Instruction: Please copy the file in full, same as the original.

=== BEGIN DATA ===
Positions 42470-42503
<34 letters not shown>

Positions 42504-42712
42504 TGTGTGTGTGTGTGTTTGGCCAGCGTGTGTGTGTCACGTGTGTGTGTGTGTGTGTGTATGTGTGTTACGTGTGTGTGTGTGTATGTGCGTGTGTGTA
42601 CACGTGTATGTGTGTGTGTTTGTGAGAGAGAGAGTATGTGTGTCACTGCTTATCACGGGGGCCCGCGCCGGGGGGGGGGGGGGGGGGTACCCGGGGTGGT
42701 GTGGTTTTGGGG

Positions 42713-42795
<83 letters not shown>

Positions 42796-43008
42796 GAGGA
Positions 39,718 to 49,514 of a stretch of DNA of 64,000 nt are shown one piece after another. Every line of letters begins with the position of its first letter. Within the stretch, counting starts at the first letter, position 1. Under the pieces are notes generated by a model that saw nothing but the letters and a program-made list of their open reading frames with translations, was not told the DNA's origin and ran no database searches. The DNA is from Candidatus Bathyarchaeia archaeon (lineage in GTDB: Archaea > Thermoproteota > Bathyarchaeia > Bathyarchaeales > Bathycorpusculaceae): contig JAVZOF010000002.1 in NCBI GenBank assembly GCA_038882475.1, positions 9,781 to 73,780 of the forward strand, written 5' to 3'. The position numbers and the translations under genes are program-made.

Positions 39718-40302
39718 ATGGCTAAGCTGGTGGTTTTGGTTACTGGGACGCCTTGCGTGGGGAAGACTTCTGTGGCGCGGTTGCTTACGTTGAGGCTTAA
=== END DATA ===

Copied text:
Positions 42470-42503
<34 letters not shown>

Positions 42504-42712
42504 TGTGTGTGTGTGTGTTTGGCCAGCGTGTGTGTGTCACGTGTGTGTGTGTGTGTGTGTATGTGTGTTACGTGTGTGTGTGTGTATGTGCGTGTGTGTA
42601 CACGTGTATGTGTGTGTGTTTGTGAGAGAGAGAGTATGTGTGTCACTGCTTATCACGGGGGCCCGCGCCGGGGGGGGGGGGGGGGGGTACCCGGGGTGGT
42701 GTGGTTTTGGGG

Positions 42713-42795
<83 letters not shown>

Positions 42796-43008
42796 GAGGA
Positions 39,718 to 49,514 of a stretch of DNA of 64,000 nt are shown one piece after another. Every line of letters begins with the position of its first letter. Within the stretch, counting starts at the first letter, position 1. Under the pieces are notes generated by a model that saw nothing but the letters and a program-made list of their open reading frames with translations, was not told the DNA's origin and ran no database searches. The DNA is from Candidatus Bathyarchaeia archaeon (lineage in GTDB: Archaea > Thermoproteota > Bathyarchaeia > Bathyarchaeales > Bathycorpusculaceae): contig JAVZOF010000002.1 in NCBI GenBank assembly GCA_038882475.1, positions 9,781 to 73,780 of the forward strand, written 5' to 3'. The position numbers and the translations under genes are program-made.

Positions 39718-40302
39718 ATGGCTAAGCTGGTGGTTTTGGTTACTGGGACGCCTTGCGTGGGGAAGACTTCTGTGGCGCGGTTGCTTACGTTGAGGCTTAA